How to Tell If Your Employer Has Violated Your Privacy

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( — September 3, 2019) — While most employers focus on using technology to improve the productivity of the employees, enhancing the quality of their products, and ensuring that the workplace is safe, there is one thing that they forget: the importance of employee privacy. If you attend a couple of Trevor Hughes conferences, you will get to learn about employment laws that cover employee privacy. There are several ways through which employers violate employees’ privacy by using technology. How do you know if your privacy rights are being violated? Here is how.

1. Violation of confidentiality

There are times that the employer sends you an online questionnaire to fill in details about your medical history among other private information. As Trevor Hughes would advise, such information should be held with maximum discretion. If you find that your employer has shared that information with a prospective employer after you listed him as a referee, then it is a privacy violation. In this case, you are allowed to sue the company as the information was only meant for their use.

2. Secret monitoring

Employers are permitted to monitor emails sent through the company’s computer systems, phone calls related to the organization and the use of its property. However, when such is happening, they are expected to inform the employees on such activities.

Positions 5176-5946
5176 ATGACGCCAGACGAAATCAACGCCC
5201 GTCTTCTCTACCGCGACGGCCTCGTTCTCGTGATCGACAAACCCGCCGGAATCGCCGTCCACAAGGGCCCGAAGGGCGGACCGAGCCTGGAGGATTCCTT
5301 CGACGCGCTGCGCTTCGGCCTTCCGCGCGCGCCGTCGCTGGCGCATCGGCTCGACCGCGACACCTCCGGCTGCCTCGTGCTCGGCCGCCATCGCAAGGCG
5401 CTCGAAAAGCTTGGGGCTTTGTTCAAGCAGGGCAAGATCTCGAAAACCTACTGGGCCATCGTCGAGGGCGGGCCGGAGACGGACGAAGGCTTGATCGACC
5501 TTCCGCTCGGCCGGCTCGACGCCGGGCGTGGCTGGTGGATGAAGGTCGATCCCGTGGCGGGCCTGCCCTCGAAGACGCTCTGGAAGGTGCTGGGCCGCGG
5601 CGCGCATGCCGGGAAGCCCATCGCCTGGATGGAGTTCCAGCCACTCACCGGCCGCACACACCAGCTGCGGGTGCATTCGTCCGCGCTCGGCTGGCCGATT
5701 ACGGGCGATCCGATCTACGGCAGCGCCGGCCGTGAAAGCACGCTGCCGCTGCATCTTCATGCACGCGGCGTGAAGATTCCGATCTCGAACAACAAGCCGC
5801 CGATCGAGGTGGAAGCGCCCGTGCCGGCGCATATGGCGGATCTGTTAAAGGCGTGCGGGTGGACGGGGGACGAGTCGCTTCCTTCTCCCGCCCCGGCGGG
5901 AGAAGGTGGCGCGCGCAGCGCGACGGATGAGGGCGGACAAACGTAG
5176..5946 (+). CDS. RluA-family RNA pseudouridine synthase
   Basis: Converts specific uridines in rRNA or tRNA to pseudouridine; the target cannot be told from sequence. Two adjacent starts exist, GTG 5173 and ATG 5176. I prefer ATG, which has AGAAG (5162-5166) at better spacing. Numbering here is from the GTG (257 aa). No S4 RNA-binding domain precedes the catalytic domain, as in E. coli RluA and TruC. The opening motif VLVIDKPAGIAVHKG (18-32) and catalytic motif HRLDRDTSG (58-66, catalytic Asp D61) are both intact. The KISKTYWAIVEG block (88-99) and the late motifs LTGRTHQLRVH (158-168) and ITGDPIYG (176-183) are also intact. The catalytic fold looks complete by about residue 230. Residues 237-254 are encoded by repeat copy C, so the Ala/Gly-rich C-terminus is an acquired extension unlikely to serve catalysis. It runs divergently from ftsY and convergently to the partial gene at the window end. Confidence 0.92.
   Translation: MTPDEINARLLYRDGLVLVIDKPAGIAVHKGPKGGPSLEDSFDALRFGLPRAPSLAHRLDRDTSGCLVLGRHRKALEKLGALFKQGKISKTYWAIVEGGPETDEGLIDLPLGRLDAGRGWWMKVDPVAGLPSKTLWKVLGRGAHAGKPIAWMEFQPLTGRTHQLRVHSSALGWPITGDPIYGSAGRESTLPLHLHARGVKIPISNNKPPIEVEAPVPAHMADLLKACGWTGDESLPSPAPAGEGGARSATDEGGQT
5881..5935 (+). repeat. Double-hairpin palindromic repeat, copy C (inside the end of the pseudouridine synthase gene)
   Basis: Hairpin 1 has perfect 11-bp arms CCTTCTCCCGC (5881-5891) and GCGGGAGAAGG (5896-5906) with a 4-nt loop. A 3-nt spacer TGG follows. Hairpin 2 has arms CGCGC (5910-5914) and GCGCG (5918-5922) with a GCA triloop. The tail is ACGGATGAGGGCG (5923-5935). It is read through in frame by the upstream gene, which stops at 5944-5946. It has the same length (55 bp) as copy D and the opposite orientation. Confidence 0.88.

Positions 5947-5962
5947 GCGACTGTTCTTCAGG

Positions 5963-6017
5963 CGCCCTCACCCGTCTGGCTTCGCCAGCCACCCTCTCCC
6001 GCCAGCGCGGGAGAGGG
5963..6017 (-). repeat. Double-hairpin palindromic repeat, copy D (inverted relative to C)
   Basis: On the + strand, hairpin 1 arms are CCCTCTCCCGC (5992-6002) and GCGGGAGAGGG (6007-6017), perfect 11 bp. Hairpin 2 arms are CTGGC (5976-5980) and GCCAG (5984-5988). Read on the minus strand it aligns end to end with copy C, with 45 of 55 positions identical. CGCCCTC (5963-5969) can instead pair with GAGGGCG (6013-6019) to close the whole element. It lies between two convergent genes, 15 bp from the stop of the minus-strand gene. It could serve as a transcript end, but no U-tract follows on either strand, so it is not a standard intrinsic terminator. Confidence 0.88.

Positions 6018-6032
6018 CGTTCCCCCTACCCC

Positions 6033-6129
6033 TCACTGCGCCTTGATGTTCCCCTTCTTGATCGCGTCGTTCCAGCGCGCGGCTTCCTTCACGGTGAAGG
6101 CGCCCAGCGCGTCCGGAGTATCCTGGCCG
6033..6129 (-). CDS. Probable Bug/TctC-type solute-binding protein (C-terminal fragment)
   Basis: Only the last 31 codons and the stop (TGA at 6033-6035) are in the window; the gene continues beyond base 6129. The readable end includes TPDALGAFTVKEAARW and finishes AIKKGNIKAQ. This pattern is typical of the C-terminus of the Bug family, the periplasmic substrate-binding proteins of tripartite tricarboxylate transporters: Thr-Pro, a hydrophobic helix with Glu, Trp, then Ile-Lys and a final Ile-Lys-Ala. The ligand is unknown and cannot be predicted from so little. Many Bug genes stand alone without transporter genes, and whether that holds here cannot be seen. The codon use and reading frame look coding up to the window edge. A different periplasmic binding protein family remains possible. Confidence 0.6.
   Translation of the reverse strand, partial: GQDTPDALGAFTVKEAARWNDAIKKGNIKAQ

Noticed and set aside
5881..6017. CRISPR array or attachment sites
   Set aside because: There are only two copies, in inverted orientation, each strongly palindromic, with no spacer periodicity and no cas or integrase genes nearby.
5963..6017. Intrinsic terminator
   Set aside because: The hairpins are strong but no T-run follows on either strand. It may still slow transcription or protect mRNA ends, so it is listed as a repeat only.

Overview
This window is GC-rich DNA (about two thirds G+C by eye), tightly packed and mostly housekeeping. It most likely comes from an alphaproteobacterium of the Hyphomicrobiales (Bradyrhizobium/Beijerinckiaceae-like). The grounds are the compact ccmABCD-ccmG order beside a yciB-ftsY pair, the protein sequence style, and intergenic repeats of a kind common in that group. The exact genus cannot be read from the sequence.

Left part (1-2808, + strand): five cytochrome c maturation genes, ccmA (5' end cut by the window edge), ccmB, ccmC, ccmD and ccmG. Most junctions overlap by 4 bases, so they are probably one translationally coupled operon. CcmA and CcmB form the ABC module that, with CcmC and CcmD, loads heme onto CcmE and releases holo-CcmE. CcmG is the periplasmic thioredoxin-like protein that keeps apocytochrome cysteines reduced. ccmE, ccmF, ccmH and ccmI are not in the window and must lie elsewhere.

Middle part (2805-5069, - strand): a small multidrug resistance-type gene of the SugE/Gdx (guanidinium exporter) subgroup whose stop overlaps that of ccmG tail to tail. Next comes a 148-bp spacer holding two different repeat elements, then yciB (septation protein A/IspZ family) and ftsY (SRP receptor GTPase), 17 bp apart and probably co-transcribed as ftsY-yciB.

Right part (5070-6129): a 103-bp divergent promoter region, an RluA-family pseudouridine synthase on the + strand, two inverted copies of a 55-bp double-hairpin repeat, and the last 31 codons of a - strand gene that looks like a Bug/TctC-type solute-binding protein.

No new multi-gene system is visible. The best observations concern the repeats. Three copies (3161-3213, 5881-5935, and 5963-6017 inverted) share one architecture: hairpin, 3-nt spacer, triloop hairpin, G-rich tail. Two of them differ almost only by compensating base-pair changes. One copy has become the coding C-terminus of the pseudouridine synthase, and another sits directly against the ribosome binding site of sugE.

3. The intrusion of private life

Invasion of your private life by an employer may come in many forms. Today, most people use digital technology to invade one’s private life. This is due to the convenience that technology brings. Thanks to the Internet of Things, you can be able to get a string of information using only one entry point. In other cases, more crude methods like following an employee after work to know where he or she stays or interacts with are used.

It is against employment laws. If your employer is intruding your private life through any of the mentioned ways, you have the right to sue him.

4. The intrusion of private space

As much as employee surveillance is allowed, there are some extents that an employer is not expected to go. Searching personal areas such as drawers, handbags, and so on is unreasonable. There are ways that employers use technology to invade employees’ private space. Unfortunately, most are the times that employees have no clue that their privacy is being violated. For instance, there is no reason for employers to install surveillance cameras in dressing rooms.

 Digging information on sensitive topics is also uncalled for. Trevor Hughes would qualify that type of intrusion for a claim. 

There are several other actions by an employer that may call for privacy law claims. One of them is if your employer uses your name without your consent. For instance, publishing your picture in a corporate magazine without you agreeing to it. Studying employment rights is useful for protecting you from privacy violation. It is essential to understand the limitations set for employers when it comes to your privacy. If you feel there is a violation, you should file a claim.